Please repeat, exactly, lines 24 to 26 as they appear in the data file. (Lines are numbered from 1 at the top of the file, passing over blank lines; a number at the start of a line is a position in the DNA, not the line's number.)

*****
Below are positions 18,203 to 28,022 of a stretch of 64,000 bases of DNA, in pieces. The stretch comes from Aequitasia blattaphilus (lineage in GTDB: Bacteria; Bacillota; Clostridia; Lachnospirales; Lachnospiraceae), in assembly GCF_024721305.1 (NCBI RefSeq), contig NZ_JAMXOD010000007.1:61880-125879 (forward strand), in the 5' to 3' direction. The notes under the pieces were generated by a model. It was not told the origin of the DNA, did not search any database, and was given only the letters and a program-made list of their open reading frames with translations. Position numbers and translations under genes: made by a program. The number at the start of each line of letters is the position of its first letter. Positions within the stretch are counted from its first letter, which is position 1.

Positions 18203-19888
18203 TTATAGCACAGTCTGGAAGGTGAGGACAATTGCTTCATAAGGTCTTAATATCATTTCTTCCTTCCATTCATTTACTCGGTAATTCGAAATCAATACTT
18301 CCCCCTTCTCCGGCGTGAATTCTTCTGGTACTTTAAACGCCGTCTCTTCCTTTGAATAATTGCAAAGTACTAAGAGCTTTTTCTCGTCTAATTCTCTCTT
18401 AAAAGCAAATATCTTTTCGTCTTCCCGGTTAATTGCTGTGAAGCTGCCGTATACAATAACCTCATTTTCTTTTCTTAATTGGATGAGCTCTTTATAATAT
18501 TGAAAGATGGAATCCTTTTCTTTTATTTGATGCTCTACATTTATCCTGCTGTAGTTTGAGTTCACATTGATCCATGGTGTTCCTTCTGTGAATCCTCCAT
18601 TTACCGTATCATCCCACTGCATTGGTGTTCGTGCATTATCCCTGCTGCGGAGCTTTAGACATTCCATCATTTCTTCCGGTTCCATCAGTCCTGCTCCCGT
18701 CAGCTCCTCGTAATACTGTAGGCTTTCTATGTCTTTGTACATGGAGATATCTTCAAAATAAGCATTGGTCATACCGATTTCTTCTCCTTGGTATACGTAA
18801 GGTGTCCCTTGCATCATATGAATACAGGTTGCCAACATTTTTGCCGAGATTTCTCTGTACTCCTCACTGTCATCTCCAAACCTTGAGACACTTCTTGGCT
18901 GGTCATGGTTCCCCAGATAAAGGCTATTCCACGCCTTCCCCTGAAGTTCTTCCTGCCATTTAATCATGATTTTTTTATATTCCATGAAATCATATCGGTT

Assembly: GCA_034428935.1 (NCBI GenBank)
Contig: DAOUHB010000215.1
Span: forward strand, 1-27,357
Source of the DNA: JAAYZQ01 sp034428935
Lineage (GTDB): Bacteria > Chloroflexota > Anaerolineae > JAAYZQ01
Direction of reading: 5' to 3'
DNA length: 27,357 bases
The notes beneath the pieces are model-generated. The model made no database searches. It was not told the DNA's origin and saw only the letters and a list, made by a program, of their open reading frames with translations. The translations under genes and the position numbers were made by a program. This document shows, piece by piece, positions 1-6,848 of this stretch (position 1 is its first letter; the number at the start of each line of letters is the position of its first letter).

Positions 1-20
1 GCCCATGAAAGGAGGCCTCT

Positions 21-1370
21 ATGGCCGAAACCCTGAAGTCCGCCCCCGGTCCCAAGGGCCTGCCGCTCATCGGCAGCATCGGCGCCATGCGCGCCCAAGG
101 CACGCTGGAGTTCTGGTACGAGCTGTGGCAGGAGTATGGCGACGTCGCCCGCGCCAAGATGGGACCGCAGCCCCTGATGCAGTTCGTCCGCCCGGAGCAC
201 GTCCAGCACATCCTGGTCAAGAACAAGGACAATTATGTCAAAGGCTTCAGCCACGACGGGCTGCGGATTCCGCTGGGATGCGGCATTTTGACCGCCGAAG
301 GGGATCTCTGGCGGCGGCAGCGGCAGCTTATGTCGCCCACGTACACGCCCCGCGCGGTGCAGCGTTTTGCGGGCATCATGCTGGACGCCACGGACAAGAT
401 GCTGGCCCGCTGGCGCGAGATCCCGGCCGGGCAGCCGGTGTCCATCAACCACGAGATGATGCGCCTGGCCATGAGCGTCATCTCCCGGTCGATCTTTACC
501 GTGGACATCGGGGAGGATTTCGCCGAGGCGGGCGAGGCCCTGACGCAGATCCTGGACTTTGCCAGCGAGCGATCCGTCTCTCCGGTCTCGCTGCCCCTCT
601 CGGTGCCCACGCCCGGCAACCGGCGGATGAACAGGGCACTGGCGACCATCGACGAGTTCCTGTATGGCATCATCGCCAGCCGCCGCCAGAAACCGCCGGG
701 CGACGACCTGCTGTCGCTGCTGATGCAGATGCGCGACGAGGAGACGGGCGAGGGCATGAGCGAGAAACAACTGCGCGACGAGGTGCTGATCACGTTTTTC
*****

201 GTCCAGCACATCCTGGTCAAGAACAAGGACAATTATGTCAAAGGCTTCAGCCACGACGGGCTGCGGATTCCGCTGGGATGCGGCATTTTGACCGCCGAAG
301 GGGATCTCTGGCGGCGGCAGCGGCAGCTTATGTCGCCCACGTACACGCCCCGCGCGGTGCAGCGTTTTGCGGGCATCATGCTGGACGCCACGGACAAGAT
401 GCTGGCCCGCTGGCGCGAGATCCCGGCCGGGCAGCCGGTGTCCATCAACCACGAGATGATGCGCCTGGCCATGAGCGTCATCTCCCGGTCGATCTTTACC